Transatlantic Atrocity Prevention Network

 

Preventing mass atrocities is still, in 2020, an unmet, daunting challenge despite lessons seemingly unlearned from the genocides of our time, including Rwanda, Srebrenica, Darfur and Myanmar. The objective of this project is to expand and sustain the atrocity prevention agenda by creating an action-oriented network for engagement across governments, multilateral institutions, academia and practitioners. 25 years after the dual tragedies of Rwanda and Bosnia, which prompted an unprecedented wave of standard-setting and norm development around the responsibility to protect civilians from atrocity crimes (defined as genocide, crimes against humanity, war crimes, and ethnic cleansing), the responsibility to protect norm is backsliding, against a backdrop of a surging ‘illiberal internationalism’ and of institutional crisis. The continued failure to protect populations in Syria is the most vivid, but not the only, example of this move back towards international indifference.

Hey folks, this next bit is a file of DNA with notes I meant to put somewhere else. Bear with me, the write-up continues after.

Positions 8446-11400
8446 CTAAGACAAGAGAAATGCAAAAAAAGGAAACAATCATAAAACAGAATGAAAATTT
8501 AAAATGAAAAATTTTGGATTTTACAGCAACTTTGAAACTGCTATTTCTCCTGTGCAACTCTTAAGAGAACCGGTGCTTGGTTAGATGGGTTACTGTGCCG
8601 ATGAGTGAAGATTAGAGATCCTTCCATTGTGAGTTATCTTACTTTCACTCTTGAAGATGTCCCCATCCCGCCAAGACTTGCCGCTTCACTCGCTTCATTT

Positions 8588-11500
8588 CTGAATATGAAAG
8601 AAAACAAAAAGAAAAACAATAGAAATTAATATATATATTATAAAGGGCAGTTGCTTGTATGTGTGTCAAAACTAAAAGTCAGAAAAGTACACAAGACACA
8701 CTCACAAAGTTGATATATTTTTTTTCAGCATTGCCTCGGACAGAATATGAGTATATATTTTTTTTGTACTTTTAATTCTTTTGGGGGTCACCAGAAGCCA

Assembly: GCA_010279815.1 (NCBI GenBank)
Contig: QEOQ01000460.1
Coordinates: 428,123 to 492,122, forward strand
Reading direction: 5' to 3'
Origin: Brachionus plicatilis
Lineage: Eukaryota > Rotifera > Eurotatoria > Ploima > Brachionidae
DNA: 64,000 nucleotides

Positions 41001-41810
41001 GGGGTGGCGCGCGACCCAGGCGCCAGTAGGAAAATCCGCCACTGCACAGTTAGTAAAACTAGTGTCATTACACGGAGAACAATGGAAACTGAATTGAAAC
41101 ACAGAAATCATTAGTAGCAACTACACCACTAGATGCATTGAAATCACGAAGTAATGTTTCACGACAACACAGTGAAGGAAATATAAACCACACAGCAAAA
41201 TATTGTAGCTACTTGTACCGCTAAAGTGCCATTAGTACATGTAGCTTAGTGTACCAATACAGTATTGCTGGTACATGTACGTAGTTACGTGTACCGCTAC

The purpose of the Transatlantic Network on Atrocity Prevention is threefold:

  • To leverage the research capabilities and convening power of two world-class universities - Oxford and McGill - to bring together thought leaders, expert practitioners, and policymakers with a successful history of mitigating atrocity crimes and promoting atrocity prevention policy and action;
  • To take stock of the current panorama of political, normative and geostrategic challenges, and idea opportunities to reinvigorate the prevention agenda; and
  • To re-establish the primacy of human life at the centre of international diplomatic action and discourse.

In its initial phase, the network will have a North Atlantic geographical focus. It is well established, in fact, that micro-multilateral networks, as they are called, are often successful in helping create space to explore ideas and approaches to a greater extent than in more structured settings, especially for policymakers; they also encourage the involvement of civil society and can serve as incubators for broader initiatives, much as past civil society-policy makers dialogues helped build momentum for the Rome (International Criminal Court) and Ottawa (landmine ban) Treaties. Our geographic focus, initially North Atlantic, is warranted in the early phases of the network’s existence given the need to streamline and maintain our activities both dynamic and manageable. Additionally, at least in its initial phases, our interactions with governments will most likely occur in the context of a North Atlantic setting. This geographical focus, however, is not intended to limit the scope of our substantive activities, research, and consultations and we endeavour to work inclusively and to continually assess the effectiveness of limiting our geographical focus.